Wotif.com makes a booking with open source

Wotif.com ditches Microsoft’s .NET environment saying it can better scale with J2EE and open source

When Paul Young joined Australia's leading accommodation website, Wotif.com, as CIO four years ago, he was faced with a company whose explosive growth had rendered the incumbent enterprise architecture redundant. So he did what all qualified engineers are trained to do, he built his own solution, utilizing J2EE and open source software.

Today, the Wotif.com website, which acts as a last minute low rate-finding accommodation service, has over 65,000 user sessions a day and completes over 110,000 bookings for more than 7900 hotels per month. Previously, it was a different story.

Back in 2002, Wotif.com's enterprise architecture based on Microsoft's ASP.NET, was struggling to cope with the company's ballooning growth of nearly 40 percent per year. Locked in with proprietary software that had reached its critical mass and was now threatening to degrade user experience, Wotif.com decided to explore the path of open source.

"When I first came on board at Wotif.com, I stood back and thought we needed a platform that could scale for the next four to five years because the current one would just not cope with our growth," Young said. "The best way to achieve scalability and robustness was with an open source environment so we decided to go down the J2EE path."

"It's made a huge difference to the running of our site," Young said. "One of the main goals of the operation was for every user to have the optimal experience whether they are navigating the site at the same time as 80,000 users or 10,000, and we've achieved that."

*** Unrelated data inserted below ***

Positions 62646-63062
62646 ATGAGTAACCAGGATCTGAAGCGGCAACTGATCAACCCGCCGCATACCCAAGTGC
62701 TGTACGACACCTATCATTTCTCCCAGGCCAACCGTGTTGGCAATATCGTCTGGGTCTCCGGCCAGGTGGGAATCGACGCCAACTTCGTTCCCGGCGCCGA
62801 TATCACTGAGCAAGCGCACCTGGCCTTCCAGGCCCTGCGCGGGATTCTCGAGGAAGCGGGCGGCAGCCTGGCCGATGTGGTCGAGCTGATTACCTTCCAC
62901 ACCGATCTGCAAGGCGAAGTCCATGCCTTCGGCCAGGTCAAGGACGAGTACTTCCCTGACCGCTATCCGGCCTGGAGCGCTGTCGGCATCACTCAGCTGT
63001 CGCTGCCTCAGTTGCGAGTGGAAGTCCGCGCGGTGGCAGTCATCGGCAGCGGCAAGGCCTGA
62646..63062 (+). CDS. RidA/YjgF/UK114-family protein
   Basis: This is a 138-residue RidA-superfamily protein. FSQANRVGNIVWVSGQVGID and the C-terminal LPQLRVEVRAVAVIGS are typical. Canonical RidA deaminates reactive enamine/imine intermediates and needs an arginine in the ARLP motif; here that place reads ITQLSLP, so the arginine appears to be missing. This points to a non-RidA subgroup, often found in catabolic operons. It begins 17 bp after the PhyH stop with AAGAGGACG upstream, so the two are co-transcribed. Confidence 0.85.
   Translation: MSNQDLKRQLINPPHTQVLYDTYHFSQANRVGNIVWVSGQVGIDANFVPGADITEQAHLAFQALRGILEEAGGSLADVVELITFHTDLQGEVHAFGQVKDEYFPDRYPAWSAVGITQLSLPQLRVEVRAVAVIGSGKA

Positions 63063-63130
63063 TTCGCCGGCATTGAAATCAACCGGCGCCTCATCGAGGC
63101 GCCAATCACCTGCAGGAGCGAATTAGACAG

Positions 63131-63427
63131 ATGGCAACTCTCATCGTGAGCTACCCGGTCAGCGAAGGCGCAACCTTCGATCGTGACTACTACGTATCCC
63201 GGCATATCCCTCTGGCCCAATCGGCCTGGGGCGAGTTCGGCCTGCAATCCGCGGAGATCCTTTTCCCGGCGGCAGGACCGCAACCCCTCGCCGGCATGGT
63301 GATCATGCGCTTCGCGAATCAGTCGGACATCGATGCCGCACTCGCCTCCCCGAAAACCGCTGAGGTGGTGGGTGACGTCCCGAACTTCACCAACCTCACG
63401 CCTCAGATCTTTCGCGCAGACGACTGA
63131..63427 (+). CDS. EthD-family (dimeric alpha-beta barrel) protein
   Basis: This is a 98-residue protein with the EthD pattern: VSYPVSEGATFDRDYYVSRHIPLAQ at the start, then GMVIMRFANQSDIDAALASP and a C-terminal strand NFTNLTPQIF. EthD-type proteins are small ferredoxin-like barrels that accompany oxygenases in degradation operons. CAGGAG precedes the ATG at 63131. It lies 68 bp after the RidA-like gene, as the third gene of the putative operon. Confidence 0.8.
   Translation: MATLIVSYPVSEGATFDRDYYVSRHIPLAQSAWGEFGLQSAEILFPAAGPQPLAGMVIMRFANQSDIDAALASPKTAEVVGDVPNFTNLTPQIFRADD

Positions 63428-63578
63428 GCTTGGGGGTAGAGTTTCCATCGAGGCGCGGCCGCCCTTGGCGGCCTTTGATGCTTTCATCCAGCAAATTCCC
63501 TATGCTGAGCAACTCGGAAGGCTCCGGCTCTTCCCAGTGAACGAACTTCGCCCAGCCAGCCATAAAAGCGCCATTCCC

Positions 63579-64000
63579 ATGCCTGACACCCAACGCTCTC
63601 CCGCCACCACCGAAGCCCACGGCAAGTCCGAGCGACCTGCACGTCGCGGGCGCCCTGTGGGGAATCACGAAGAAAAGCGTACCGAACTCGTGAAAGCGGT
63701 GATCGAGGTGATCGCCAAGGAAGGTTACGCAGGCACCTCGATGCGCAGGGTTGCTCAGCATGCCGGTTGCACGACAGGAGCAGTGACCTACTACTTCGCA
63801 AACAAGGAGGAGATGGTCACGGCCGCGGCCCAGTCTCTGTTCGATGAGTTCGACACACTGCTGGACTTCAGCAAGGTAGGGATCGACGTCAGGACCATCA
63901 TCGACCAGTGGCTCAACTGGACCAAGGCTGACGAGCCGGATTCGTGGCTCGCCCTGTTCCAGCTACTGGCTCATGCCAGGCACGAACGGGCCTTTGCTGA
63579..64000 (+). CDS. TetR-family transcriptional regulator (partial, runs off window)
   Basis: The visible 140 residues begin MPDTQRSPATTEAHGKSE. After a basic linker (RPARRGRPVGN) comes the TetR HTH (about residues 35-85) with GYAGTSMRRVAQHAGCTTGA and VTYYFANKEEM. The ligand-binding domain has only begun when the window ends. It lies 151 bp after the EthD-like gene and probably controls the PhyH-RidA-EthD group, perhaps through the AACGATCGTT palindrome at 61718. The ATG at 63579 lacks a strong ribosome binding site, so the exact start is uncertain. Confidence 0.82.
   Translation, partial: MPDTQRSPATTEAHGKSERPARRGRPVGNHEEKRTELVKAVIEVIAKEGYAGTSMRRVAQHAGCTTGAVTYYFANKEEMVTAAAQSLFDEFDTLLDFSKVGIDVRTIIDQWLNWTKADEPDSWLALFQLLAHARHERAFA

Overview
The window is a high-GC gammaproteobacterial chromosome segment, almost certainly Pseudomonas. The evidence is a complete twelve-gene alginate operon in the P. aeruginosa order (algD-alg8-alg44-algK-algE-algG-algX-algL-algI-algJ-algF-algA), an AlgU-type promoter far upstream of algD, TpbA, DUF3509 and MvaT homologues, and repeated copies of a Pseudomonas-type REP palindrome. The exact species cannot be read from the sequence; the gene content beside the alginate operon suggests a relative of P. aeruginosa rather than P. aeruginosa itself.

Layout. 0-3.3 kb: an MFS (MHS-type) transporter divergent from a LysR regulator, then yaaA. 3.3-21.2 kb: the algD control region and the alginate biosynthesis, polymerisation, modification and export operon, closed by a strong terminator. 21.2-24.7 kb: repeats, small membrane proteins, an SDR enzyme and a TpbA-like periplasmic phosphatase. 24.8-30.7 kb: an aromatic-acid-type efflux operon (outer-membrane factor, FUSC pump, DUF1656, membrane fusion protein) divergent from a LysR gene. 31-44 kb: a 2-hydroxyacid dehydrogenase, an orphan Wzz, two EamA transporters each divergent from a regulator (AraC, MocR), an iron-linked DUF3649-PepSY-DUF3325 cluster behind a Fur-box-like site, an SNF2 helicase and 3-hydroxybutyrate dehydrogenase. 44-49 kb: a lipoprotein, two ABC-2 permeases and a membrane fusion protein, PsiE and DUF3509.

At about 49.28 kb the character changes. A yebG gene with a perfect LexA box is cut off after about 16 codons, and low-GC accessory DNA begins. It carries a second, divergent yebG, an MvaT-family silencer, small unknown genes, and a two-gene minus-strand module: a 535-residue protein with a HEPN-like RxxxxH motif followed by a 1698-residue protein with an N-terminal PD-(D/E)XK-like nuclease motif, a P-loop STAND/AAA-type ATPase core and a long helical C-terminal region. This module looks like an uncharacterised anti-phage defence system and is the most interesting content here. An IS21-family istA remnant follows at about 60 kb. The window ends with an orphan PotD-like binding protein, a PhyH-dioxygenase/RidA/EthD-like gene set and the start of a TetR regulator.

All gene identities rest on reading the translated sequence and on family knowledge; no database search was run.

Of the slew of open source software the company has deployed, the most pertinent have been the inclusion of the Java-based object-relational mapping tool Hibernate and an authentication module for java called Jpam.

"I'm a great exponent of open source software but it has to be good and it has to comply to open standards," Young said. "It's a point that is often lost because there's a lot of open source software that is poorly written, undocumented and unsupportive."

When Young's team of developers could not find a piece of open source software that met their demands, they wrote their own such as the popular in-process Java caching tool, Ehcache.

"When you're running a site that has over 65,000 user sessions per day and it's very busy for 20 hours of the day, the magnitude it handles could not be serviced by any of the caching products we looked at."

After the development team wrote and implemented Ehcache, it was released to the open source world where its popularity has made it one of the most widely used caching tools in the community, Young said.

To tie the development process with the aims of the business Young proposed that the company model its processes on agile programming methodologies. For a company that used to outsource software development and run on proprietary solutions, it was quite a big cultural change, but one that Young says the company has adapted to without any major hiccups.

"The only paradigm shift that we had to accommodate was the move to an agile methodology for doing all our development, because this requires the whole business to be in sync and work very closely with the IT team," he said.

He also warned of the inflexible nature of proprietary solutions that he said focused too much on consolidation and not enough on "being the right fit".

"In the commercial space, we are seeing more and more products become one. But for enterprise architecture, applications that are cohesive and easily coupled is much better than consolidation," he said. "It's all about using the right kind of components to fit into the different layers of the application."

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